Today we will talk about mustard.
Mustard translated from Hindi “vanarsi rai” means “wealth of Benares”. According to legend, Gautama Buddha, who was approached by a grief-stricken woman who had lost her son and begged for his return, ordered her to return to her native village and collect a mustard seed from each family in which at least one person had not been burned on the funeral pyre . When it turned out that there was no such family, the woman realized that death is an inevitable result for everyone who lives, and accepted her life as it is.
The homeland of black mustard is considered to be the Middle East, the Mediterranean and foothills of the Himalayas. For the first time, mustard is mentioned in documents written in Sanskrit.
In the time of Hippocrates, mustard was valued as an expectorant and antitussive, as well as a spice that improves digestion, excites appetite and silences the obsessive whisper of negative thoughts.
In Kabbalah, the mustard seed is one of the most important symbols of vital energy. In the Bible we can read: “If you have faith the size of a mustard seed and say to this mountain, ‘move from here to there,’ and it will move; and nothing will be impossible for you…”
They say that once the Persian king Darius sent a sack of sesame seeds to Alexander the Great as a challenge. The parcel was supposed to hint to the enemy about the countless number of soldiers in the Persian army. In response, Darius was sent a small bag of mustard seeds – in this way, Alexander reported that his army may be smaller in number, but it is much hotter in battle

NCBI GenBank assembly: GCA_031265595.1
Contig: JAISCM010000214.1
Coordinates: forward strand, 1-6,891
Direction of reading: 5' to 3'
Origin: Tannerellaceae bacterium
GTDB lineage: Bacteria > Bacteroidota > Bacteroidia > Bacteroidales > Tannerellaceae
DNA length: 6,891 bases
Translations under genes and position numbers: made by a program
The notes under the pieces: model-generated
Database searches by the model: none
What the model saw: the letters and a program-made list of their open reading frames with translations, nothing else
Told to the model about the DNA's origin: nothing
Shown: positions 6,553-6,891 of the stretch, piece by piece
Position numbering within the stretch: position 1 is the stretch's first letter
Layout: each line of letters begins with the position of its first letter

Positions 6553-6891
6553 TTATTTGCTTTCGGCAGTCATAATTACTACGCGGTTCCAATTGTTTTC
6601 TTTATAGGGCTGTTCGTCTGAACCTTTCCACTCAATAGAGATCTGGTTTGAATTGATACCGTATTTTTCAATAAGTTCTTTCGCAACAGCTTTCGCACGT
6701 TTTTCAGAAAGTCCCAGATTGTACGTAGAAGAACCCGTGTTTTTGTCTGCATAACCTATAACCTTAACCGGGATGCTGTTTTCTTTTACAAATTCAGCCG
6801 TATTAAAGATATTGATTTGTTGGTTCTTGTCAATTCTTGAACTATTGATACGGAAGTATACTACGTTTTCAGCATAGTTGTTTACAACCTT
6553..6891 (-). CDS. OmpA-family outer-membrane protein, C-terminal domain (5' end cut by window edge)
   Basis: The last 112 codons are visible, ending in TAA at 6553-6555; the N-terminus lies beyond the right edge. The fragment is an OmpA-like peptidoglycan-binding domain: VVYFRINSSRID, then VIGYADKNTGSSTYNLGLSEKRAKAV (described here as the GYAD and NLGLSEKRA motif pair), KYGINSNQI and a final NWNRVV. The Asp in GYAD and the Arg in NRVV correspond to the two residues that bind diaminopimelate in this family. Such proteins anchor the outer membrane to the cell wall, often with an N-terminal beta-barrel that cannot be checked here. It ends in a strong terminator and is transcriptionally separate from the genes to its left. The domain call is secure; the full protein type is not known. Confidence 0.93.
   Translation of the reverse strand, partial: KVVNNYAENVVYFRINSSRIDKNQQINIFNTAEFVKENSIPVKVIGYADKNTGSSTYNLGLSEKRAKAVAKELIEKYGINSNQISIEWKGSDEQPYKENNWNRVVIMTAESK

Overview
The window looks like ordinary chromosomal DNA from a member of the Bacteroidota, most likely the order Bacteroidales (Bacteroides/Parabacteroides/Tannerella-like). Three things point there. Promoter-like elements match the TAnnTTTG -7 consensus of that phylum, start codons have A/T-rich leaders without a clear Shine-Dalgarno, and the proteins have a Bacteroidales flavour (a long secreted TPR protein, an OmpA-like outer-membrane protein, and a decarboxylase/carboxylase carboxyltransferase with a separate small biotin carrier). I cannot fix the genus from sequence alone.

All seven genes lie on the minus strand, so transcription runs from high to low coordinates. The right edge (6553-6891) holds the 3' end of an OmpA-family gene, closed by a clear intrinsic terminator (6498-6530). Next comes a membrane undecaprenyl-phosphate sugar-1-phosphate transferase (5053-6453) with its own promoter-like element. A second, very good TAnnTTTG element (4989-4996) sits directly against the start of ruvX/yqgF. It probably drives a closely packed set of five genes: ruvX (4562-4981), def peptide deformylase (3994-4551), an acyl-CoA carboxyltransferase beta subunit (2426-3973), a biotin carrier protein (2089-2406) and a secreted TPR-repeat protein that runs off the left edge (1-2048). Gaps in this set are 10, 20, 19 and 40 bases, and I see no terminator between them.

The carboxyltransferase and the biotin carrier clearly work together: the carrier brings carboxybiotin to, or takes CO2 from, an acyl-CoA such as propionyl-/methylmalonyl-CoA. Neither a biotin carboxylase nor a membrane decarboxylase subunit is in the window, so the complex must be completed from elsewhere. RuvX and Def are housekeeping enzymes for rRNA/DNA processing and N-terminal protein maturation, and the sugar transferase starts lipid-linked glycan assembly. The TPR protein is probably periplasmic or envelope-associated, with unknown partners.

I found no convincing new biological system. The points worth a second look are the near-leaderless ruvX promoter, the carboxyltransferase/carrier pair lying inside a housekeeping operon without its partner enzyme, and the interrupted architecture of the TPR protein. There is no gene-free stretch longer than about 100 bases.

The first recorded recipe for making table mustard dates back to 42 AD. e., its author is the Roman Columella. Only then white mustard seeds were mixed not with vinegar, as now, but with fermented grape juice.
In medieval monasteries, monks-mustardarius were often appointed, who had to prepare mustard for the general meal, and later – for sale. Then, in the Vatican, Pope John XXII introduced the position of mustard man – grand moutardier du Pape, and in some places in Europe – also at the courts of monarchs.
Currently, mustard is used all over the world in the food, confectionery, canning, soap, perfume and paint industries.
The natural antiseptic properties due to the specific chemical composition and the presence of essential oil allow it to be actively used in medicine.
In addition, mustard improves the properties of the soil, due to the fact that 90% of its root system penetrates deeper than the arable layer and drains the soil layers well, increases its water permeability, suppresses diseases, the pathogens of which are contained in the soil. The root secretions of mustard contain organic acids, which, when interacting with the soil, are able to convert a number of elements of mineral nutrition into available forms for the next crop.
Also, mustard is a good honey crop. Mustard honey is pale yellow in color, and candied honey is creamy, has a piquant taste and a pleasant aroma.
This is such an ordinary-unusual little grain wealth of Benares!